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David. Have you seen this?
Mention KZ doctrines and remove duplicate link.
I have edited this entry a fair bit:
Have touched the original text to make it flow better (I hope) and added some crucial cross-links, such as with ETCC and with 2-topos.
Then I added paragraphs on how:
in one direction, this “formal category theory” is the categorification of the discussion of set theory via the topos of sets,
while, in the other direction, it further categorifies to the untrodden territory of formal $\infty$-category theory seen in the full $(\infty,2)$-topos $Cat_{(\infty,1)}$
which however is already interesting in Verity & Riehl’s “formal $\infty$-category theory” seen in “just” $2Ho\big( Cat_{(\infty,1)}\big)$,
(which, at least for the case of presentable $\infty$-categories, is accessible already as 2Ho(ComModCat).)
As one source I found for exactly this terminology, I added pointer to:
added publication data and hyperlinks to:
Formal category theory should be taken to be an axiomatisation of the properties of VCat, not Cat. This is an important distinction, because Cat has some unusual structure that is not enjoyed more generally by 2-categories of enriched categories. In particular, it has a “nice” Yoneda structure (i.e. it satisfies Axiom 3* of Street and Walters). Therefore, I don’t think it’s accurate to say that formal category theory is directly related to 2-topos theory, because the evidence suggests that only nice Yoneda structures form 2-toposes (as studied by Weber). I haven’t made any changes accordingly yet, because I want to leave this open for discussion, but I think it’s a subtle but important point.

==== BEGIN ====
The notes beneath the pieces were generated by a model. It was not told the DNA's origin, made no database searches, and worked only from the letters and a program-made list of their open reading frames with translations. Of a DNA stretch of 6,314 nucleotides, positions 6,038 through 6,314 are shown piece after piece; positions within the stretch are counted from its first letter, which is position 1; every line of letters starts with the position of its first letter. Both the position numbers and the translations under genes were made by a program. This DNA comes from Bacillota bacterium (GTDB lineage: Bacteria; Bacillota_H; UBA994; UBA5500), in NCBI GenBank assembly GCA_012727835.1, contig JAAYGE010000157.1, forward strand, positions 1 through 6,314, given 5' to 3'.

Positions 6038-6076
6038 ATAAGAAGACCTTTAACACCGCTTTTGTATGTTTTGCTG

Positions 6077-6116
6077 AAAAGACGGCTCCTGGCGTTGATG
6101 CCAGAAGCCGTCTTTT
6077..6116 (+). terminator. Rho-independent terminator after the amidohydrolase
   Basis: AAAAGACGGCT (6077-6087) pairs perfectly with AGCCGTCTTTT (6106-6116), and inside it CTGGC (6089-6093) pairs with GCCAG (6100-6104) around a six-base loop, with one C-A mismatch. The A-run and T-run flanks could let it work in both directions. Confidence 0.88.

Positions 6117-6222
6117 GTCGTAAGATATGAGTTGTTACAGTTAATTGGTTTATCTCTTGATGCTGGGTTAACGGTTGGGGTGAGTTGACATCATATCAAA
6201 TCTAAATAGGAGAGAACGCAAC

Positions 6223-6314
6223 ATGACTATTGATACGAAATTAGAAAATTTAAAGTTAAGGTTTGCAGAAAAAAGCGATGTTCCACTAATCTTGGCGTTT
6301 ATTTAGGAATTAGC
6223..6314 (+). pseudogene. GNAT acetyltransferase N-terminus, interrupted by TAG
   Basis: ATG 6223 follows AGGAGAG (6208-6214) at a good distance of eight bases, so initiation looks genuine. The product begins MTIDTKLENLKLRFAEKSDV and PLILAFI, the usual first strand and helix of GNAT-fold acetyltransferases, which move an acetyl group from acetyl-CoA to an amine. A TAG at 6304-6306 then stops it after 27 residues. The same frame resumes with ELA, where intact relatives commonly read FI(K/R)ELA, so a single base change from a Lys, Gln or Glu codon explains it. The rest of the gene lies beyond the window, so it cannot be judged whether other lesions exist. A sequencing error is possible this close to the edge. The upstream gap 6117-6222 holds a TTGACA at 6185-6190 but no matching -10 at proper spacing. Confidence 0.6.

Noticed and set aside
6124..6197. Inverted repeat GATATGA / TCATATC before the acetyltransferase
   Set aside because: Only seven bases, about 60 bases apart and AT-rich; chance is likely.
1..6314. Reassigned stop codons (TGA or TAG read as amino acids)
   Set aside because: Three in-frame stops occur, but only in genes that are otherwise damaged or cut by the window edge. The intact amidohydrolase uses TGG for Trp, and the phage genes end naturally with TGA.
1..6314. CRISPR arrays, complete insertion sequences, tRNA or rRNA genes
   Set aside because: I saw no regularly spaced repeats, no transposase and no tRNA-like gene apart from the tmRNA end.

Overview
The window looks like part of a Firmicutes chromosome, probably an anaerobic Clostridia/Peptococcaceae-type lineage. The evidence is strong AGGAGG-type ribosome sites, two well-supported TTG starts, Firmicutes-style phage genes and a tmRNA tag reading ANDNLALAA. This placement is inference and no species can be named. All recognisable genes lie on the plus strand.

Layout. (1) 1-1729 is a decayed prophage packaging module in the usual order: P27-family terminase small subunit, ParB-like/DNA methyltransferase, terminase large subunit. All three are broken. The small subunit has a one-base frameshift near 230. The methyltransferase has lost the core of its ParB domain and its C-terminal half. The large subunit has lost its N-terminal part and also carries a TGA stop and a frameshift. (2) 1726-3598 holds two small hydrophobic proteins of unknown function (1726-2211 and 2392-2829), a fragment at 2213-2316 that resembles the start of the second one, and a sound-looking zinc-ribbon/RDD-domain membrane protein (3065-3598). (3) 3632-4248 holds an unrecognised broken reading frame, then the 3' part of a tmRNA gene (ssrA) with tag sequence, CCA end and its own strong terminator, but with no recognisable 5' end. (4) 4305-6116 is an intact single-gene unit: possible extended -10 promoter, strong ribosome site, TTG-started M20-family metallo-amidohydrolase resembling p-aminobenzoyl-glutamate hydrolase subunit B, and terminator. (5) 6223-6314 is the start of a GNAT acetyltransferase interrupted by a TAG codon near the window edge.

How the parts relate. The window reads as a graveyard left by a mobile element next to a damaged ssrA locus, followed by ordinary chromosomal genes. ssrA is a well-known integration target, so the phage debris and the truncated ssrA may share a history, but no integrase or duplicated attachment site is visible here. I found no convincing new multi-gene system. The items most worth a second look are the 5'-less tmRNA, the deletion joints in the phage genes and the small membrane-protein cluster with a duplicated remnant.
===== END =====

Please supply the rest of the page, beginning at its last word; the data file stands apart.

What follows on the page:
Why not consider adding demand for nice Yoneda structure to the axioms of formal category theory?
Because then you don’t capture 2-categories of enriched categories for most bases of enrichment, which is a motivating class of examples. Nice Yoneda structures are generally those arising from internal categories, which tend to be “better behaved” than enriched categories.